Harriet Chan, Co-founder of CoCoFinder says defining job descriptions is one of the first things that should happen when creating a governance framework since it promotes accountability.

“Creating a governance framework is the key to ensuring that corporate governance is possible and implemented swiftly in your business. Start with identifying the key roles in your organization and structure each of these to provide viable and effective oversight. A governance framework will come in handy in streamlining the following;

  • Enabling sustainable business practices
  • Ensuring transparency on all roles and responsibilities
  • Aids in the creation of effective management teams for the business
  • Promotes accountability with both stakeholders and customers
  • Invest in continued education and training

To stay up-to-date with all the newest laws and regulations required to run a business, Lauren Blair, Lawyer at FreeAdvice, emphasizes the need for directors and officers to receive continual education and training throughout their careers so that they can adapt to changing times.

“My number one advice for best corporate governance practices is training and evaluation for both directors and officers. Directors need continuing education and training on regulatory, corporate, and employment laws, which are frequently subject to amendments and changes. The corporate officers are responsible for the management and day-to-day operations of the corporation. They need annual training given that they are the ones who act on behalf of the company.”

Evaluations can be a good way for board members and officers to receive feedback on their work and make adjustments, according to Blair.

“Board member and officer evaluations should occur at least once a year. The evaluations should be anonymous, the results should be discussed, and a development plan should be a result.”

  • Remember to maintain corporate formalities

Many businesses like to emphasize the personal relationship between them and their customer, suggesting that this alone will foster responsibility and accountability on their part. It takes a lot more than that to run a business though. If you want to make your customer feel comfortable with you, you have to oversee the formalities of your business and make sure that everything is running smoothly. These are things that can easily fall through the cracks, says Will Stafford, Managing Attorney at Stafford Law Firm PLLC.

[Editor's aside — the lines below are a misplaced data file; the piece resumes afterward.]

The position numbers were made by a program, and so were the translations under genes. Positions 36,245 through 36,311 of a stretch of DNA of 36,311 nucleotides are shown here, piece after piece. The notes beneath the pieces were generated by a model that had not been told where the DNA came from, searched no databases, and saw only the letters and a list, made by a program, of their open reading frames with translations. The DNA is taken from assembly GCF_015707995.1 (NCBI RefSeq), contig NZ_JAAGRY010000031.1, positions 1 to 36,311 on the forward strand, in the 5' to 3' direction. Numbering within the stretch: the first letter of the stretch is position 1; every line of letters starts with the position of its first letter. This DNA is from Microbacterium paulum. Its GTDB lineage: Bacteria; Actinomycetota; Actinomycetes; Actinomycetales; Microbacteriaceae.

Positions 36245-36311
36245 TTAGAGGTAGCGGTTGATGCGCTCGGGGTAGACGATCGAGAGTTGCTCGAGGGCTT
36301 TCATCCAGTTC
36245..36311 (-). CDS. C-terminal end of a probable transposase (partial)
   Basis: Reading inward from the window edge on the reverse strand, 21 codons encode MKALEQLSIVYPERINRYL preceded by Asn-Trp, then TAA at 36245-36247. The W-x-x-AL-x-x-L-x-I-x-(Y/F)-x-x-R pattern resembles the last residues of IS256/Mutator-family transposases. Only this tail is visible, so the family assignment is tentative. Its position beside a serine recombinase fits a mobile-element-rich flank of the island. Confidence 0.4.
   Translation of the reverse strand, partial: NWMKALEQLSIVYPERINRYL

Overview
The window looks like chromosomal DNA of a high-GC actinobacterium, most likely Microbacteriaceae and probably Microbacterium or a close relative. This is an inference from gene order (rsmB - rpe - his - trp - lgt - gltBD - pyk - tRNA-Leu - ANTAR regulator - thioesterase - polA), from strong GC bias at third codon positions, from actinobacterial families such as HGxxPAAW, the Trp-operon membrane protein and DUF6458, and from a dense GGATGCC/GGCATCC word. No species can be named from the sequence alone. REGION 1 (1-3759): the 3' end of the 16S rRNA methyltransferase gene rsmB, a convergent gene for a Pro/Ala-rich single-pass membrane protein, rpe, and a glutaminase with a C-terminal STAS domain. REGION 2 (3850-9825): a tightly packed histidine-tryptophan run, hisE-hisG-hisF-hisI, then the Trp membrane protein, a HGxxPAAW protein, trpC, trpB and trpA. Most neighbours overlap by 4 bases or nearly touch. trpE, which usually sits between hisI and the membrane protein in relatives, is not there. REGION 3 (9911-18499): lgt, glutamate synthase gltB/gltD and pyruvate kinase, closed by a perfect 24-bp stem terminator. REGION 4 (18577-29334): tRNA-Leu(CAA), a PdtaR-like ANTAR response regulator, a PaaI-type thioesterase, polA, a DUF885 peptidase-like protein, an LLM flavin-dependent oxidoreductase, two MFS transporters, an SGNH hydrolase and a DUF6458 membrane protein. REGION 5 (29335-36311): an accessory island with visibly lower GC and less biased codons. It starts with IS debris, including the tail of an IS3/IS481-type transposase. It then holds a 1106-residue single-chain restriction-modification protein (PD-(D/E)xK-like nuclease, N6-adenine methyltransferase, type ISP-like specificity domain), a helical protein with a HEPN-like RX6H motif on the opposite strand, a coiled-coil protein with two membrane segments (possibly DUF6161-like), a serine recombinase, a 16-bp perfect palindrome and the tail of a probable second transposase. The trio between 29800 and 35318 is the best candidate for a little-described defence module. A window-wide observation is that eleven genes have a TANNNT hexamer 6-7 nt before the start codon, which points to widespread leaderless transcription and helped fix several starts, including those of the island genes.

“The number one mistake I see business owners, especially small business owners, make with respect to their corporate governance is failing to maintain their corporate formalities. By corporate formalities, I mean things like (a) properly registering their entity with the state, (b) adopting (and following!) Bylaws or an Operating Agreement, (c) properly appointing in writing managers and/or officers to run the business, (d) holding any required annual meetings, (e) maintaining proper books and records, and (f) maintaining banking and credit accounts for the business that are completely isolated from their personal accounts.

“If these corporate formalities are ignored, the business owners run the risk of losing the limited liability protection from the entity they created, which was a large part of the reason they created it in the first place”

Accountability can make or break a business. Organizations need to develop strategies that focus on ethics and accountability in their place of work. This includes establishing rules and regulations, identifying red flags that may indicate a conflict of interest, and mitigating or completely preventing financial loss.

Learn more about ethics reporting and case management solutions for your business.

Contact us and let's have a chat!
photo Amanda Nieweler
About the Author
Amanda writes for WhistleBlower Security about ethics, compliance, workplace culture, and whistleblower hotlines. Amanda brings her nearly two decades of risk and compliance experience to the WBS blog where she is dedicated to helping people and companies promote speak-up cultures.

Connect with one of our hotline experts today.